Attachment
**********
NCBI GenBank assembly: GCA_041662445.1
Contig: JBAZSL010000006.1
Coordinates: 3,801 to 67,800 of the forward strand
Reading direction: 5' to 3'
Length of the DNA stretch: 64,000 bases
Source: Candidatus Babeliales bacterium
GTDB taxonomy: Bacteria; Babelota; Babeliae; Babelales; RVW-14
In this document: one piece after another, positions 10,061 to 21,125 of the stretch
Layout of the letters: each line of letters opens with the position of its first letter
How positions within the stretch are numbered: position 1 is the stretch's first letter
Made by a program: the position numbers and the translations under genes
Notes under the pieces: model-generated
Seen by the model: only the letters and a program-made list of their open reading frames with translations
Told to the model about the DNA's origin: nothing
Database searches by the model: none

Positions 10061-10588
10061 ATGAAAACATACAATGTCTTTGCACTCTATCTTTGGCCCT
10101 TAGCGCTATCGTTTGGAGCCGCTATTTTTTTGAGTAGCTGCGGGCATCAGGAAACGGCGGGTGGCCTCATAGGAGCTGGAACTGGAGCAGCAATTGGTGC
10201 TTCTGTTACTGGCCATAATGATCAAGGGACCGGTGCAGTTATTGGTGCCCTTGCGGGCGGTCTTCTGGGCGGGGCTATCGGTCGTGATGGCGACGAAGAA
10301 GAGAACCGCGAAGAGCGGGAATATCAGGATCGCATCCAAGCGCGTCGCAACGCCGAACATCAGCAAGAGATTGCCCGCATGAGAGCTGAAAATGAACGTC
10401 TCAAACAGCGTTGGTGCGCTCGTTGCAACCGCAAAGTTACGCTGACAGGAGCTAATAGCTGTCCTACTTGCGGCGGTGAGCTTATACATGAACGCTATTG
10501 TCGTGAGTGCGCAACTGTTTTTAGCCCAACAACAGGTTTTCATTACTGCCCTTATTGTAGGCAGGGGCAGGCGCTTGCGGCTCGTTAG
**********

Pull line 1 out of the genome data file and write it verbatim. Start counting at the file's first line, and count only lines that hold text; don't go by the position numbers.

NCBI GenBank assembly: GCA_041662445.1